Wellness & Well-being Highlights
Week of August 14, 2023
This week’s edition of our Worker Wellness & Well-being blog consists of topics from the launch of a new mini-series on the US opioids crisis (“Painkiller” on Netflix) to how police are testing high drivers to why younger workers in China, India, and Vietnam are avoiding factory jobs. Today, I wish to shed some light on the issue of the college “arms race”. For the past couple of decades, many universities have been on a spending spree: Building more specialized labs, rec centers, stadiums, etc. Some administrators have claimed they needed to do this to recruit the best and brightest students. In the end, it is the students and their families who paid for these amenities…but at what cost? In an era of “college for all”, too many parents pushed their kids to attend tertiary education—often aimlessly—and, now, more than a few graduates are claiming to have worthless degrees. It is no secret that: 1) Universities, for the most part, were one of a few industries in the US that continued to raise their prices, year after year, during the Great Recession (2007-2012); and 2) Student debt is one of the few types of debt, in general, one cannot file for bankruptcy. With these points in mind, is there any wonder why:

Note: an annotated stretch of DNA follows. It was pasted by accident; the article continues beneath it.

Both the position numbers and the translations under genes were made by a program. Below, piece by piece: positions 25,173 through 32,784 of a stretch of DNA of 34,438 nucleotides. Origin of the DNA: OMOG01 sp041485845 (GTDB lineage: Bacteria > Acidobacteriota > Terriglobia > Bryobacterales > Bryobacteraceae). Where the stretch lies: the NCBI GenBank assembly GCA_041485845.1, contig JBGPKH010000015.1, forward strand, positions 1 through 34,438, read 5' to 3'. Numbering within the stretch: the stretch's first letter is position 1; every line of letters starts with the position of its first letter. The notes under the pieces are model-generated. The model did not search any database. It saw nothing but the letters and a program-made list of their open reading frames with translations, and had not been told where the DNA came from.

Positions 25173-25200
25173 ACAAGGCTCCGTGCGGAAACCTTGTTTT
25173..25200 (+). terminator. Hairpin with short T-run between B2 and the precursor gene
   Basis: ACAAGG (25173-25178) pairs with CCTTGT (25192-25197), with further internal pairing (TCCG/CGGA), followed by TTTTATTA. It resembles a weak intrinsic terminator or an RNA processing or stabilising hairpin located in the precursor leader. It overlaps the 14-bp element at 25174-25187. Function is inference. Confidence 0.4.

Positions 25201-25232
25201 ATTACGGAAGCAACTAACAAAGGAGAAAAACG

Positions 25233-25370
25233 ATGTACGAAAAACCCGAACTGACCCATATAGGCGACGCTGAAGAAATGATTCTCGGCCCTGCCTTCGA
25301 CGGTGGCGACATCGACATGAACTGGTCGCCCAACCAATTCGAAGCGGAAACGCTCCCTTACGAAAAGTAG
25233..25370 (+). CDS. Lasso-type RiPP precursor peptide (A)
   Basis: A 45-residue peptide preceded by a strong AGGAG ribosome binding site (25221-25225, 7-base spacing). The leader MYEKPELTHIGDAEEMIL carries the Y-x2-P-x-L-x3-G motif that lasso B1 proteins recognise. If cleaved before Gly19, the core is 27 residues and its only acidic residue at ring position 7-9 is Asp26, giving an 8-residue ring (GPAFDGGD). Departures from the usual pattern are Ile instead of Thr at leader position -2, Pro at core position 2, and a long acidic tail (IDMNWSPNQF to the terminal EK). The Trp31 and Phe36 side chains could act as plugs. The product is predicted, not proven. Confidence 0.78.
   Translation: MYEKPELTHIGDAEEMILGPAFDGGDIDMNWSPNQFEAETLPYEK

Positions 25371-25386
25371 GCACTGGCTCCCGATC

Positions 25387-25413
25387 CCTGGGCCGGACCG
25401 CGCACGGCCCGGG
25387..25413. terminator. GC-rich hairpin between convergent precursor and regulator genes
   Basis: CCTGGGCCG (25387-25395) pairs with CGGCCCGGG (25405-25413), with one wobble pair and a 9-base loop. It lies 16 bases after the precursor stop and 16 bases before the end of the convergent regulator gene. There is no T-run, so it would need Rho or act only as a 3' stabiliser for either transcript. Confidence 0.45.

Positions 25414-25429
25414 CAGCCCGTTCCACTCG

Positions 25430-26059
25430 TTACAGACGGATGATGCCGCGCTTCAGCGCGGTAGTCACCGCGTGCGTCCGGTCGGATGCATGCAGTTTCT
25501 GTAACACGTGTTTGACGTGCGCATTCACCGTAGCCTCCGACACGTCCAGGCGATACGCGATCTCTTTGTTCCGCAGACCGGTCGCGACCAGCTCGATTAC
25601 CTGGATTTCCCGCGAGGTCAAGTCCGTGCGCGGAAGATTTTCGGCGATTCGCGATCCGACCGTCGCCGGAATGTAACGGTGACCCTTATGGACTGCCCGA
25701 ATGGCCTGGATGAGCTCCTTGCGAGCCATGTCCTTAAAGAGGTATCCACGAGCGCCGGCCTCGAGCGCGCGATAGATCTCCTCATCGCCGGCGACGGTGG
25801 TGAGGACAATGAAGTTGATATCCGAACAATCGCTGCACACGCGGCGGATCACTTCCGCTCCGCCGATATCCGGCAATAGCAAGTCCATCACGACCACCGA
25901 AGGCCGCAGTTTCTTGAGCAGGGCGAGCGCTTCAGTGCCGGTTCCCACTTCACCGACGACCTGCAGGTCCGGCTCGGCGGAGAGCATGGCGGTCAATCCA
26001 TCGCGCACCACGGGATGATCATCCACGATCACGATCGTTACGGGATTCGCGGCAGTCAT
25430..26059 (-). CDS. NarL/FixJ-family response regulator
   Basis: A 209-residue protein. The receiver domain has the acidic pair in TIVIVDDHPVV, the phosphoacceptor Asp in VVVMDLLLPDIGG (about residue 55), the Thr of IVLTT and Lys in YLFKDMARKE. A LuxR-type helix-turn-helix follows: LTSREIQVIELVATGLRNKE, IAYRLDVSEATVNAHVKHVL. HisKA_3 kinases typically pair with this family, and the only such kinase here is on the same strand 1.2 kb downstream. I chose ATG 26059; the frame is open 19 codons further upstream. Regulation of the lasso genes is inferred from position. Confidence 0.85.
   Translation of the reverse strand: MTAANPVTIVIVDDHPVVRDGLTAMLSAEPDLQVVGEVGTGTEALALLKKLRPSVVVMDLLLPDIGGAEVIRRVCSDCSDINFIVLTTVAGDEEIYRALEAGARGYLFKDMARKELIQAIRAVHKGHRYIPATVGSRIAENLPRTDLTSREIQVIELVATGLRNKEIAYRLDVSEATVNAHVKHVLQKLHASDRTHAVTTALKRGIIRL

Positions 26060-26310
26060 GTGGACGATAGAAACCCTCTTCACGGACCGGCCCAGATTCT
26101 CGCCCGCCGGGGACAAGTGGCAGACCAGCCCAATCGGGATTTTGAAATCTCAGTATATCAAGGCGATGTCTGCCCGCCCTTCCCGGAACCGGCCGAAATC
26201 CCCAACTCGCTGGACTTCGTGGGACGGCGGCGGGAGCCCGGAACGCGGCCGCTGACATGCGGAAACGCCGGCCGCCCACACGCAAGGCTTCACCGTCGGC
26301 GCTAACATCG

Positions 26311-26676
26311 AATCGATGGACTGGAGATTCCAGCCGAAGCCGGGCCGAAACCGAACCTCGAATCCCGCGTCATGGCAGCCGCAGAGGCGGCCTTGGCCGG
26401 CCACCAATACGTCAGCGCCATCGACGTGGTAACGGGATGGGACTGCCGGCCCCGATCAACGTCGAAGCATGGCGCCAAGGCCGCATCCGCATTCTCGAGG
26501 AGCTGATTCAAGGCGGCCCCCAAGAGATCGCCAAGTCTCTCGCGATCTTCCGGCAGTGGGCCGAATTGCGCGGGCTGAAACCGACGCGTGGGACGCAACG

- student debt ($1.6t) now exceeds the sub-prime mortgage debacle in 2007 ($1.2t); and
- young adults are putting off traditions like marriage and home-buying?
Some of us may have friends who have “joked” about their 28-32 yo children living in their basements. Recent surveys reveal that too many of these young adults are now convinced their lives will not be better than that of their parents. With respect to the so-called American Dream, one might ask how the related actions of Congress, bankers, and universities have done more harm than good?
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